|About the Book|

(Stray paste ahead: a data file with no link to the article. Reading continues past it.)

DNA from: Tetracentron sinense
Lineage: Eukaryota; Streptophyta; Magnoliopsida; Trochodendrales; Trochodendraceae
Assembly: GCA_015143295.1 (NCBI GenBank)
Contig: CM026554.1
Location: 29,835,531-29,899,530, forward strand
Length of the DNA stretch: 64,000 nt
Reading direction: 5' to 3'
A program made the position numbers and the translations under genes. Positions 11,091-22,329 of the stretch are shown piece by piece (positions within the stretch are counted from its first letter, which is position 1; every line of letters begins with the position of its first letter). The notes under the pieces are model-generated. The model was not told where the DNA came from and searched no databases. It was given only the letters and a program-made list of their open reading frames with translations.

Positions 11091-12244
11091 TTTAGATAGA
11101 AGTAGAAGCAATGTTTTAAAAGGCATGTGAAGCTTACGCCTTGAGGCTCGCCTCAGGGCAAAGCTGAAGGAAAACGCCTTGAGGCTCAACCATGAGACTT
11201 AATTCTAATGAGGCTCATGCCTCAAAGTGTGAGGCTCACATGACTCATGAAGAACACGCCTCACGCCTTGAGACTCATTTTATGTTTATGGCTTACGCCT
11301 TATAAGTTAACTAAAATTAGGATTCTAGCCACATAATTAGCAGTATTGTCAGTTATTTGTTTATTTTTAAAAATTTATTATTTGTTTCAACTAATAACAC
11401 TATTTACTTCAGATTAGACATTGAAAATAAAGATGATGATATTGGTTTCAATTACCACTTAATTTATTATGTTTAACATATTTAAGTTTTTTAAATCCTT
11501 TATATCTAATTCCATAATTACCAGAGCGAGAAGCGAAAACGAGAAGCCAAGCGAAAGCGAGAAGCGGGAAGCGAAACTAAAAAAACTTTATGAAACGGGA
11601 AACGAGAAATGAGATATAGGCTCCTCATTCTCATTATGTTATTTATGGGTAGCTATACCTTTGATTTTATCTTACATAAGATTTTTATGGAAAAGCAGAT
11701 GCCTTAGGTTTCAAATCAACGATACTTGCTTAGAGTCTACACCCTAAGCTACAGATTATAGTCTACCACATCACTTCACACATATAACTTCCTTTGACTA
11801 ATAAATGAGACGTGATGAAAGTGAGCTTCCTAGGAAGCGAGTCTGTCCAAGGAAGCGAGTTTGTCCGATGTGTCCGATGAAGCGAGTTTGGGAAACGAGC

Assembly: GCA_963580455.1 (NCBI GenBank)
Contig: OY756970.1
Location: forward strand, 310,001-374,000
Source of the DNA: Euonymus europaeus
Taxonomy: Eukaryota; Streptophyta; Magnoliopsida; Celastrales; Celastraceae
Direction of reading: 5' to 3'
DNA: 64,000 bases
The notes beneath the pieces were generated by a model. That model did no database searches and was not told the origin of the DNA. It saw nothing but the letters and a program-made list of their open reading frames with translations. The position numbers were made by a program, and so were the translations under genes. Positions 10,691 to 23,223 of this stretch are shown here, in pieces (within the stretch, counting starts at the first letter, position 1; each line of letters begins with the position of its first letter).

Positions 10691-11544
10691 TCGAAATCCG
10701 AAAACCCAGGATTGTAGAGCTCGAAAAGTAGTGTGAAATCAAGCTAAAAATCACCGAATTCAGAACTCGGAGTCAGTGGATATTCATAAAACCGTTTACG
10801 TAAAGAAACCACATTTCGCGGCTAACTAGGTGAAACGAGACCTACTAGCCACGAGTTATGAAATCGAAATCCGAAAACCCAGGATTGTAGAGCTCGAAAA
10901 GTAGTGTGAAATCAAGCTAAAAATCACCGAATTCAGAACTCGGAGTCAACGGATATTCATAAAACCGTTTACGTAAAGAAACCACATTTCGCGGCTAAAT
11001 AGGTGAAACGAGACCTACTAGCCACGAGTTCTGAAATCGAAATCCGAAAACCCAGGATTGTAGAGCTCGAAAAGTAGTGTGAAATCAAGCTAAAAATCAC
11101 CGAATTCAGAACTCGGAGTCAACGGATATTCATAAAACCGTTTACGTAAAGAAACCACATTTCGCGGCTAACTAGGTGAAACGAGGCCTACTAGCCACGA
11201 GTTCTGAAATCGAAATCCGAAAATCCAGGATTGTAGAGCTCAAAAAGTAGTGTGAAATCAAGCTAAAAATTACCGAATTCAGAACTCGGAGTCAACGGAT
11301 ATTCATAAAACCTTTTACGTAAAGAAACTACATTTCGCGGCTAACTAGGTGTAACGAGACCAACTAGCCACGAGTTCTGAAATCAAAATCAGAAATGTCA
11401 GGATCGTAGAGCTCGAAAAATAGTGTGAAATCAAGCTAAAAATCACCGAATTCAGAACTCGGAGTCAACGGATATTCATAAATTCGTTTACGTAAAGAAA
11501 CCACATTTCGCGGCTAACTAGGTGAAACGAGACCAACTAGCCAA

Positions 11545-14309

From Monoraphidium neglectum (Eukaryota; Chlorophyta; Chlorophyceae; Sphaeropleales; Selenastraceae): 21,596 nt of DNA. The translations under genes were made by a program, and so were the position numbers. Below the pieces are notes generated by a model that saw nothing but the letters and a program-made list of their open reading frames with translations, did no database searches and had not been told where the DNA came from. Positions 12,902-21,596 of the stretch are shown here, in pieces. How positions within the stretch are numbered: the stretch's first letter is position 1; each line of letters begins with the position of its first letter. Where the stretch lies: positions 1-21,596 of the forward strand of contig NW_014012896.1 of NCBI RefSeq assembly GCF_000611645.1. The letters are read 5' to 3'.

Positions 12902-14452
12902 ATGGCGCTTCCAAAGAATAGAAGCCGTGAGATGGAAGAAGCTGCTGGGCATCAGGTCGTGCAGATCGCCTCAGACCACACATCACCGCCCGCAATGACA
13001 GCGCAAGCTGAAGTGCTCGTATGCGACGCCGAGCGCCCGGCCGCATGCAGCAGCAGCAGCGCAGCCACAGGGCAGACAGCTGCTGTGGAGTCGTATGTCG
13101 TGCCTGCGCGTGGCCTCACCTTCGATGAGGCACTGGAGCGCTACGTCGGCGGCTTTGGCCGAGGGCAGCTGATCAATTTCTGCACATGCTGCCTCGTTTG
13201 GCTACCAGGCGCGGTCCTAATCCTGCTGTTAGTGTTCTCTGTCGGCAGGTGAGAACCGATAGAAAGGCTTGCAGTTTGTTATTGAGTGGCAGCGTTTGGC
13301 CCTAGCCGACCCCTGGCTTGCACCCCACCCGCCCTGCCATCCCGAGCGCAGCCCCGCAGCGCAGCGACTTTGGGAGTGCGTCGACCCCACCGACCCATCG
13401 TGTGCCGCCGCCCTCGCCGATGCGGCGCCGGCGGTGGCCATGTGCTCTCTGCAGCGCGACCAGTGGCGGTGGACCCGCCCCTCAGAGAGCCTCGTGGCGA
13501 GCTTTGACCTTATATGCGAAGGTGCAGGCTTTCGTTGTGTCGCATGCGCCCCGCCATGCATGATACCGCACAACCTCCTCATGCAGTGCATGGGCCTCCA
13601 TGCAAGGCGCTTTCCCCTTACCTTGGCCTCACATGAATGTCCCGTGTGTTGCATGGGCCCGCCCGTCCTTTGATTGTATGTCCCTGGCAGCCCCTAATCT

Stella languishes on Kenyas Death Row for a crime she didnt commit, while Patrick, with no money, his passport confiscated, wallows in booze and self-pity among the low-life of an English seaside town. If something doesnt change pretty soon theMoreStella languishes on Kenyas Death Row for a crime she didnt commit, while Patrick, with no money, his passport confiscated, wallows in booze and self-pity among the low-life of an English seaside town. If something doesnt change pretty soon the woman he loves will be executed by hanging... Miro Ringbolt takes a fresh viewpoint to the derring-do quest: Rudyard Kipling stripped of imperial overtones, Wilbur Smith with down-sized characters and less extravagant savagery. The result is a captivating adventure set in post-independence Kenya told through the experiences of a remarkably unheroic British sailor and his spirited but otherwise unremarkable friends. Now if this sounds a little bland then be prepared for a surprise. Readers will quickly warm to the character of Patrick, a young naval petty officer who stupidly crashes a promising career, and the mixed band of foreigners he develops close friendships with whilst pursuing his passion for diving. As he tries to reassemble his life a string of sinister discoveries, centred on the mysterious Eye of Solomon, leads him into ever deeper intrigue, forcing him out of his comfort zone onto dangerous and unfamiliar ground. The tension is there from the very start and holds the reader in thrall throughout- a disturbing and tragic diving accident launches into a pacey, attention-grabbing journey of misfortune and self-destruction, through brutal murder, abduction and imprisonment, culminating in a terrifying firefight while being pursued across the African wilderness. As the story unfolds love lingers ever in the background- a growing awareness between the two principal characters is almost confounded by Patricks apparent inability to keep it in his trousers. The sex scenes are teased out with tantalising restraint and, when they eventually happen, are highly sensual and charmingly portrayed. The storys authentic settings, whether at sea, Mombasas seductive beach life, or Tanzanias interior, are splendidly realised and convey a genuine sense of place. The prose is clean, economical and precise, and because of its hard-earned authenticity the novel has an authority that cannot be faked.